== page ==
It’s been more than a decade since New York’s Metropolitan Transit Authority stopped using tokens to let commuters through its turnstiles. As we move to a paperless government, now’s the time to let the same fate befall the paper passcards used in major cities across the country.
Why They Have to Go
It’s not that these little yellow (or blue, or white, or green) cards haven’t served their purpose. Passcards like New York City’s MetroCard or Washington D.C.’s SmarTrip cards work by loading fare information from their magnetic strips onto an automated database.
These passes have saved urban commuters everywhere a lot of trouble over the years, resulting in lighter pockets and greater convenience.
But the drawbacks of this sophisticated yet archaic system have begun to wear on commuters — the slightest bend of the card’s thin plastic renders it incompatible with turnstiles. The cards are also disposable and easy to lose, making them common contributors to urban litter problems, according to New York Magaizine.
Not only that, but they’re expensive for transit companies to produce, resulting in costs that lead to very unpopular fare hikes.
So what could relieve our dependence on the farecards we’re all so used to? The obvious choice would be an app for smartphones and even wearables like the Apple Watch that could use a scannable code to unlock turnstiles. These apps could identify individual users, making it easier to track purchases over time and harder to lose already purchased rides.
Users could also purchase fare credits through the app itself, meaning that no one would ever miss their train again while fumbling with vending machines that are expensive and often unreliable, according to City Lab and Pix11.
In fact, New York MTA spokesperson Kevin Ortiz told Fast Company last year that “MetroCards is a system that is reaching the end of its useful life,” citing mobile payment as the most viable potential alternative.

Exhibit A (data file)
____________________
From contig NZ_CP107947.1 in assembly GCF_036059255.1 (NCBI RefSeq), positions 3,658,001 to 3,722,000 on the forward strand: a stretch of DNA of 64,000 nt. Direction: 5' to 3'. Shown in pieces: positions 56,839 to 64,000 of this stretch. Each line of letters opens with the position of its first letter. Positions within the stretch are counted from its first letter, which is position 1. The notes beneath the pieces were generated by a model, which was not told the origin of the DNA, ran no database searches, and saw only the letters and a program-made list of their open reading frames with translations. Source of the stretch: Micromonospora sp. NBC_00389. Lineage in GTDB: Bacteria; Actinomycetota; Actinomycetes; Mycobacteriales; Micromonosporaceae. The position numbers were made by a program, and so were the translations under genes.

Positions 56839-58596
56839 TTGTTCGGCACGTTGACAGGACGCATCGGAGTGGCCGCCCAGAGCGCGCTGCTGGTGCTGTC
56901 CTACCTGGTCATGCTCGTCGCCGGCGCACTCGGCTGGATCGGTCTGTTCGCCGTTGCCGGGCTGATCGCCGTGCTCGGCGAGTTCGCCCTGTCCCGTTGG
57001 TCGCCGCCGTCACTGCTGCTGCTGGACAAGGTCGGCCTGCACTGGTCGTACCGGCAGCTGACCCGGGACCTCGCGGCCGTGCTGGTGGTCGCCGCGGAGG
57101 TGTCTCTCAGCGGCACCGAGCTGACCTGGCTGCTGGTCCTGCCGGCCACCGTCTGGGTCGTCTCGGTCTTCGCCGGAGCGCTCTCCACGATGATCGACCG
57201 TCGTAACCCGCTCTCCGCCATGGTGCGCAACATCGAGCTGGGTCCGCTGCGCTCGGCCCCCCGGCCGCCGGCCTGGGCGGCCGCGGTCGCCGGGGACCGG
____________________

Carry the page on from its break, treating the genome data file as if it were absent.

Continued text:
Indeed, such a system has the potential to save any city a whole lot of money — in 2011, the Washington Examiner estimated that mobile transit payment could save the nation’s capital up to $30 million in a matter of years.
As smartphone adoption continues to increase towards the point of a supermajority, there’s no doubt that app-based payment systems for urban rail transportation represent a legitimate solution, even if we don’t get rid of farecards entirely.
Of course, we’ll still need those expensive vending machines to produce farecards, but by introducing a smartphone payment system, we could greatly reduce the strain on them, and we’d use fewer of them, meaning they would work more reliably and for longer periods without needing to be replaced.
Despite Ortiz’s claim that a new system will be implemented by 2019, the MTA has made no public mention of progress on this front, or even suggested what the new system would look like. Until they do, straphangers will continue to wonder: Can we get rid of farecards already?